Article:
13 Juni 2023

Bulgaria’s Mafia State and the Failure of the CVM

In light of persistent rule of law challenges, Bulgaria has variously been called a “captured state”, an “autocracy”, a “mafia state”, and a “FrankenState.” Yet, recent events have brought the true extent of its governmental decay to the fore. In particular, the war between the highest-ranking prosecutors in the country, public testimonies by participants in crime syndicates implicating senior magistrates and politicians, and the brutal murders of potential witnesses against organized crime demonstrate that the line between organized crime, the judiciary, and the political apparatus is increasingly difficult to draw. Below I argue that the current escalation of Bulgaria’s rule of law crisis lays bare the European Commission’s continued mismanagement of the Cooperation and Verification Mechanism (CVM). While the mechanism was designed to help Bulgaria catch up with other Member States in the areas of the rule of law and the fight against corruption, the Commission has not only chosen to render it nearly defunct, but has also turned a blind eye to Bulgaria’s continued rule of law backsliding.

Confessions Straight from the Horse’s Mouth

The War between the Two Highest-Ranking Prosecutors

Bulgaria’s rule of law crisis spun out of control when Borislav Sarafov, the Head of the Investigation Department and Vice General Prosecutor of Bulgaria, publicly accused General Prosecutor Ivan Geshev of extortion, corruption, and abuses of office. Sarafov has also asked for physical protection by the Ministry of Justice because he fears for his safety, arguing Geshev is “unstable”. Moreover, Sarafov has submitted a formal complaint against Geshev to the Sofia Prosecutor’s Office, demanding an urgent investigation into a series of crimes he allegedly committed. He has also demanded the dismissal of the Vice Head of the Investigation Department Yasen Todorov before the Supreme Judicial Council (SJC). Geshev, meanwhile, has demanded disciplinary proceedings against Sarafov before the same institution.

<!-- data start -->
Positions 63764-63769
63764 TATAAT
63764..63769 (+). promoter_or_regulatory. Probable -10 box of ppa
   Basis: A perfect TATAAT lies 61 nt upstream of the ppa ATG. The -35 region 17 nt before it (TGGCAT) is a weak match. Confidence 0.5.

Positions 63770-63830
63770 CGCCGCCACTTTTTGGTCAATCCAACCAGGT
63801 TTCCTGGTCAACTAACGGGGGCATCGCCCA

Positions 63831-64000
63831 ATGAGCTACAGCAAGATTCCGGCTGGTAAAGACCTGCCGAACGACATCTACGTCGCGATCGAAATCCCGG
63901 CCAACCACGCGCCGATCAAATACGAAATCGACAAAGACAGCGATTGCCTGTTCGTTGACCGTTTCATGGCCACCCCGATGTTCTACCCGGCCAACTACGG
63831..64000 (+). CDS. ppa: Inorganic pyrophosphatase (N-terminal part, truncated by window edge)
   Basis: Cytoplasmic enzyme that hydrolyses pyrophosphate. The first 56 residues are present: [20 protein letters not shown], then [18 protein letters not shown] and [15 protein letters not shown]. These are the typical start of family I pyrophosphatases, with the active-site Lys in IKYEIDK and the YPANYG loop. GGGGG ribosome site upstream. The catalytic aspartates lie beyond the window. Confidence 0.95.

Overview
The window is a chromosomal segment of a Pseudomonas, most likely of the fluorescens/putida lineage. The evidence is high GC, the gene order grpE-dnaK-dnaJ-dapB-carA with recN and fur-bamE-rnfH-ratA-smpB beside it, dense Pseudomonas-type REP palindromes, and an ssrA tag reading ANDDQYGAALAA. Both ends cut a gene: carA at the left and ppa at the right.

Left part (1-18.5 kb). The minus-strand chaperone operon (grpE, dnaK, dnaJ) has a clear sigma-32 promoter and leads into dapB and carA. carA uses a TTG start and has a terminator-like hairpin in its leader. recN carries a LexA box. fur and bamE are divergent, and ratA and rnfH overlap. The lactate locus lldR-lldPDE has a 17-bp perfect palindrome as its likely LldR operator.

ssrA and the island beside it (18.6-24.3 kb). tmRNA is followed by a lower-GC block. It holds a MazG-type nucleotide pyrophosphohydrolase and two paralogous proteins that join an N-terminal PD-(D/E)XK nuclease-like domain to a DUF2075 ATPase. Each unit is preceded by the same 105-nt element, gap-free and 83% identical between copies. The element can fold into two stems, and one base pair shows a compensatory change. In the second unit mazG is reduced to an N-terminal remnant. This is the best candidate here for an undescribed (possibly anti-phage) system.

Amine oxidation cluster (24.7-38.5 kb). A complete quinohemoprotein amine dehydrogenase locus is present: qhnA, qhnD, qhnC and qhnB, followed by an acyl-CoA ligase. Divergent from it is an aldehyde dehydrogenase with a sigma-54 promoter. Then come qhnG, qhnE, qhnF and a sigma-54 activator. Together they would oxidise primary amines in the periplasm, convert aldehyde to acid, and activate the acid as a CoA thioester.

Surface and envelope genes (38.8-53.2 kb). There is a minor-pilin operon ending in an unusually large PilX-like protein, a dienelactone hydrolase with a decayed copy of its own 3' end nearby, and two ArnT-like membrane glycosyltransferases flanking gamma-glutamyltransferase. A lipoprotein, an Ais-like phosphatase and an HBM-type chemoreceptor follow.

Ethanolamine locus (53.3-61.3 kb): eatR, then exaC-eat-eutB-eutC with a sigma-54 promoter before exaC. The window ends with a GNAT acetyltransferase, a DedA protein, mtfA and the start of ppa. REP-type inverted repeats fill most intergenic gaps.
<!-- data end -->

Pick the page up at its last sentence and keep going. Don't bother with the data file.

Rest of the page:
The War between Ivan Geshev and former Prime Minister Boyko Borissov

Soon thereafter, on 12 May 2023, six members of SJC’s 11-member Prosecutorial College demanded Geshev’s dismissal from office, arguing “serious breaches or systematic failure to perform official duties, as well as actions that undermine the prestige of the judiciary” (Article 129(3), point 5 of Bulgaria’s Constitution). On 22 May 2023, four members of the same college submitted an additional request demanding Geshev’s dismissal on the same legal grounds, but in relation to different facts. On 12 June 2023, the SJC ultimately decided to dismiss Geshev. To many, these events provide further evidence of the political dependencies of the SJC. Not only the same Prosecutorial College had unanimously proposed Geshev as a candidate for General Prosecutor despite mass protests by Bulgarian citizens in 2019, but also the same SJC had shielded him from two much better-argued requests for his dismissal by two Ministers of Justice in 2022.

It is telling that all implicated parties are threatening one another with revealing incriminating information to the public. Since a magistrate shielding someone from criminal liability commits a crime against justice (see Articles 286 and subsequent of Bulgaria’s Criminal Code), these parties are thereby incriminating themselves, too. During the sitting of SJC’s Plenum on 18 May 2023, Geshev stated that if proceedings against him be opened, he would reveal information that would make some of SJC’s members “ashamed”. This, of course, begs the question why Geshev intends to make such disclosures only now after these members of the SJC demand his dismissal. Coincidentally or not, media defending his case leaked information about the alleged inexplicable wealth of direct relatives of SJC’s members.